Review: WODS’ Made In Dagenham – energetic, moving and hilarious
- Credit: Ben Hurst
Worle Operatic and Dramatic Society (WODS) Musical Theatre Group has pulled together another energetic and entertaining show with Made In Dagenham at Weston-super-Mare’s Blakehay Theatre – and the audience must have had high expectations since the show will enjoy a sold-out run this weekend.
Thankfully none of those who have booked tickets will be disappointed by this musical celebration of equality.
Made In Dagenham transports you back almost 50 years to a Ford factory, where its women find their jobs reclassified.
In the fight to have their work changed back from unskilled to skilled, their campaign stops being about themselves, but about equal pay for equal work for all women.
And for those of us who saw the headlines this week that women around the world will wait 217 years for the work pay gap to close, this was a much-needed uplifting reminder about how far we have come.
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Tamar Hankinson ably led the cast in the principal role of Rita, and her scenes with on-stage husband Eddie (played by Scott Riney) were touching and some of the most moving.
Expect to laugh, though, particularly at Cath Back’s Beryl, who produces some hilarious one-liners and caustic remarks.
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Blair Ruddick’s Harold Wilson also provides the lighter moments. His pipe-chewing nervousness as the former Prime Minister could have edged too much into caricature, but Ruddick kept his physical comedy on the right side of entertaining, with great results. His tango scene with Laura James’ as firecracker Barbara Castle was wonderfully acted, and the pair shone every time they were on stage.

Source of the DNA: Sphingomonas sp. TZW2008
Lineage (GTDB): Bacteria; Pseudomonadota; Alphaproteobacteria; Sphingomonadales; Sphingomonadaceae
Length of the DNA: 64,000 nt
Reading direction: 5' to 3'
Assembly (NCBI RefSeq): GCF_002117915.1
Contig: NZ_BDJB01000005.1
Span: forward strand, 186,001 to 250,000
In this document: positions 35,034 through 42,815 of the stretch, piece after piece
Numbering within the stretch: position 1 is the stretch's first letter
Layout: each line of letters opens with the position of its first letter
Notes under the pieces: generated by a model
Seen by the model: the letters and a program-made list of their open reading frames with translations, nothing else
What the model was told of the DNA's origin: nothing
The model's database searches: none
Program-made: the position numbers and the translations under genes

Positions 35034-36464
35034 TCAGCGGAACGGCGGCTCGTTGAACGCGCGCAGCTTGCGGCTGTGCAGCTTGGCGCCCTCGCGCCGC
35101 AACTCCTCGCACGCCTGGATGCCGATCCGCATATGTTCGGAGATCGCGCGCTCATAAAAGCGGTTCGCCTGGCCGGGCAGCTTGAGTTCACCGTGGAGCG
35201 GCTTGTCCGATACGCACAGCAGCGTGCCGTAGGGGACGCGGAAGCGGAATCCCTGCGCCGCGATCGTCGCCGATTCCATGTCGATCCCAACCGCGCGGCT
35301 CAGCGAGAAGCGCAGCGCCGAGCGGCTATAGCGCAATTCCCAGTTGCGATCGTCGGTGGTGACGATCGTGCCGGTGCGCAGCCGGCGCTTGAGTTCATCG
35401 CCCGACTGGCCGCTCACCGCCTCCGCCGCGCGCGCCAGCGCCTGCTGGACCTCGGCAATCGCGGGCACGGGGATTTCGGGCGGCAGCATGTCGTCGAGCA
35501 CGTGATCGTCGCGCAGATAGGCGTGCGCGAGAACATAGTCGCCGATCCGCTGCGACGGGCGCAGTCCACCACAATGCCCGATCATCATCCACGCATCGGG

The ensemble should be celebrated, not just for their beautiful singing when the cast came together for the main songs, but for their efforts in dragging on and off a surprising amount of set – including a car.
There were a couple of opening night teething problems – earrings clanking against a mic, the music occasionally too loud for the vocals, and the vocalists themselves sometimes finding their mics were not switched on.
But those are technical glitches which can be ironed out by the time the show opens again this evening.
The battle was won, in part thanks to the efforts of those women made in Dagenham, but the fight continues – the UK’s gender pay gap has grown from 19.7 per cent to 20.8 per cent.
But for a couple of hours, we all enjoyed celebrating the efforts of the women who came before us, through song and dance and the brilliant production put together by WODS.
WODS Musical Theatre Group has pulled off another spectacular show – and if you missed tickets this time around, make sure you get some for Spectrum at Priory Community School on December 9, or A Midsummer Nights Dream at the Trop on August 2-4.